Alishan’s fresh, cool air and mountain scenery have been drawing tourists since Japan’s occupation of Taiwan (1895-1945). However, this tiny settlement and its famous narrow-gauge railway link to the plains were established for a very different reason – to allow the exploitation of the area’s spectacular forests. Many of Alishan’s millennia-old red and yellow cypress trees were felled to provide lumber for construction, with some of the very best wood being used to rebuild Japan’s most notable temples.
Tourists typically focus on the 1,400-hectare (3,460-acre / 5.4-square mile) Alishan National Forest Recreation Area, and for good reason: It’s an excellent place for people who don’t consider themselves outdoors-types, but who wish to revel in stunning views and sublime woodlands from a network of safe, clearly signposted trails. Alishan National Scenic Area is far larger, and encompasses tea-growing zones and indigenous villages as well as the forest recreation area. Alishan is a fantastically rewarding region, but a knowledgeable guide is needed to find the quietest and most pristine parts of this gorgeous part of the world.
Alishan is easy to access by road or railway, but no visit is complete without an on-foot immersion in the woodlands and bamboo groves, and a hike up to one of the ridges to enjoy panoramic vistas.
Because there’s no industry and few people, Alishan National Scenic Area is an ecological treasure house. The village of Lijia and its immediate surroundings have 25 of Taiwan’s 56 firefly species; they’re best seen between April and December. Taiwan’s avians are already well known to birding enthusiasts throughout the world, and Alishan is home to an abundance of fascinating species, among them the Grey treepie (Dendrocitta formosae). The village of Guanghua is considered the very best place in Taiwan to see the Taiwan Partridge (Arborophila crudigularis), a hard-to-find endemic.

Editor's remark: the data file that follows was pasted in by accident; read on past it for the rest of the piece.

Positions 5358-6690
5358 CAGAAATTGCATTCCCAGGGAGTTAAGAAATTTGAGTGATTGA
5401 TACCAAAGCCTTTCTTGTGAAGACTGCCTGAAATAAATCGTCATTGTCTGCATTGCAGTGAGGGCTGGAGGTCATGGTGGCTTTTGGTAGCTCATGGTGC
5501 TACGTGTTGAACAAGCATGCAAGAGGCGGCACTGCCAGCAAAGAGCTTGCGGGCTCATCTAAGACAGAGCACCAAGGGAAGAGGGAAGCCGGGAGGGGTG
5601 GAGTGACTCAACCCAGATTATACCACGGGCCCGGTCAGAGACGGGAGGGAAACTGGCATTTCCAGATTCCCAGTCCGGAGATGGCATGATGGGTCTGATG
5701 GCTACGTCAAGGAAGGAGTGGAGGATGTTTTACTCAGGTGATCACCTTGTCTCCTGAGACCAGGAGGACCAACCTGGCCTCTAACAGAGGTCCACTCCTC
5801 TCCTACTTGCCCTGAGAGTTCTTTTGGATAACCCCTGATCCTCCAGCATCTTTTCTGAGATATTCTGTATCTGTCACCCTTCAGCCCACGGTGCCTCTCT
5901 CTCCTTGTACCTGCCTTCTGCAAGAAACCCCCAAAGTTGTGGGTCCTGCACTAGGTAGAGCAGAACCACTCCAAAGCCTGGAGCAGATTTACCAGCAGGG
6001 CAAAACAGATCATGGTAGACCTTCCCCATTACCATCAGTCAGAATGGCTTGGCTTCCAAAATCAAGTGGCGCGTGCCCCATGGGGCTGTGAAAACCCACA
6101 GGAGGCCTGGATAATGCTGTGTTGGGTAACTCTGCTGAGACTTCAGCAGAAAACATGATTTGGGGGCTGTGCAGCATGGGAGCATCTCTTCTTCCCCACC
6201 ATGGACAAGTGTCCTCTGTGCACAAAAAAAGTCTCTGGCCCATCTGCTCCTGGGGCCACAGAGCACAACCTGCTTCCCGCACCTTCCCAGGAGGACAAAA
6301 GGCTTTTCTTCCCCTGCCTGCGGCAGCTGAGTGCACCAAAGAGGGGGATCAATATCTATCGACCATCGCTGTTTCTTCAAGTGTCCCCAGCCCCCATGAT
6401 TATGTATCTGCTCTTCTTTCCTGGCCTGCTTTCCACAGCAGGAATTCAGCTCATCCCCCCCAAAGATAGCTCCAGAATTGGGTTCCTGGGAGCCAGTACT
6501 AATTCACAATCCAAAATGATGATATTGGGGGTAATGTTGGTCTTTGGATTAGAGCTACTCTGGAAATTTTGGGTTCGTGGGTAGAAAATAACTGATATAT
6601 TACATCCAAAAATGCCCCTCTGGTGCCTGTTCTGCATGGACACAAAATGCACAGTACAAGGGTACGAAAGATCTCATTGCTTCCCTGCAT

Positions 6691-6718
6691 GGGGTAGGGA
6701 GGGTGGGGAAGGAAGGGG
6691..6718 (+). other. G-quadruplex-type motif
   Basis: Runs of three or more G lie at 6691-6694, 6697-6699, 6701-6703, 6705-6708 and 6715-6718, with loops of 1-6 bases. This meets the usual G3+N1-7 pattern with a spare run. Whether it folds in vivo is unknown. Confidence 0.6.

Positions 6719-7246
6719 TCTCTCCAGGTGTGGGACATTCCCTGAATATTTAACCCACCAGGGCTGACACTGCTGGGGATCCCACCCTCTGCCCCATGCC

In addition to the stands of cypress which first attracted loggers, Alishan has large groves of pine, spruce, Taiwan Douglas-fir (Pseudotsuga sinensis) and Taiwan Hemlock (Tsuga chinensis var. formosana), plus thriving specimens of Ulmus uyematsui, a type of elm unique to Alishan. These high-altitude woodlands nurture some shy but intriguing wild animals, among them the Red-bellied tree squirrel, the White-faced flying squirrel, the Formosan macaque, Reeves’s muntjac, as well as various rodents and non-poisonous serpents.
Alishan is multicultural. Around Shizhuo most most people are of Han Chinese descent. Nearby Fenqihu is an enclave of Hakka families whose ancestors migrated from southern China to Taiwan in the 18th century, then relocated to Fenqihu to work in the logging industry and railway depot. Off the main road there are communities of Tsou people, one of Taiwan’s smaller indigenous ethnic groups.
Like Taiwan’s other aboriginal groups, the Tsou are Austronesians who share linguistic and genetic kinship with Polynesians, Melanesians, Micronesians, Hawaiian natives and the Maoris of New Zealand. The Tsou language is utterly different to the Mandarin, Taiwanese and Hakka tongues spoken by the bulk of Taiwan’s citizens.
Alishan’s weather is as varied as its environment. Heavy cloud or fog for part of the day is extremely common – so common, in fact, that the ‘Sea of Clouds’ at daybreak is perhaps Alishan’s most famous sight. During winter, temperatures may not get much above 5 degrees Celsius (41 degrees Fahrenheit). In summertime, daytime temperatures seldom go higher than 20 degrees Celsius (68 degrees Fahrenheit), but it can feel much warmer due to the strength of the midday sun. Hats and sunblock are a good idea.
Between February and April, sakura draw large numbers of Taiwanese and other Asian visitors to several parts of the Alishan area. Sakura is a Japanese word adopted by the Taiwanese which means ‘flowering cherry tree’. During August, typhoons sometimes mean the area is cut off from the lowlands.
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